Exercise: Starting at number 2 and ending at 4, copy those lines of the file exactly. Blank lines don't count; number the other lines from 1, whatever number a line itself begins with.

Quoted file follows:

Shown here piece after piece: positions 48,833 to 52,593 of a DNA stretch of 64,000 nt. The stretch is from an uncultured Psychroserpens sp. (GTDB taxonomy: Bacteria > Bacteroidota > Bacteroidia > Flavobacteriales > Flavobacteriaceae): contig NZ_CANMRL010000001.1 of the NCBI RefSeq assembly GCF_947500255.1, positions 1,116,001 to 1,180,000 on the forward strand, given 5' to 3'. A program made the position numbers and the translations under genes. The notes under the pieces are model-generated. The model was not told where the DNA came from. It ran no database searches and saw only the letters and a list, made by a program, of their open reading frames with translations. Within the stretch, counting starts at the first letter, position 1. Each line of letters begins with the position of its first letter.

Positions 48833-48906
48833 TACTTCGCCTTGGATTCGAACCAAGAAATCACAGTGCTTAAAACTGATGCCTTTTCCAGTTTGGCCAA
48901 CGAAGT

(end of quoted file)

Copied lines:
Positions 48833-48906
48833 TACTTCGCCTTGGATTCGAACCAAGAAATCACAGTGCTTAAAACTGATGCCTTTTCCAGTTTGGCCAA
48901 CGAAGT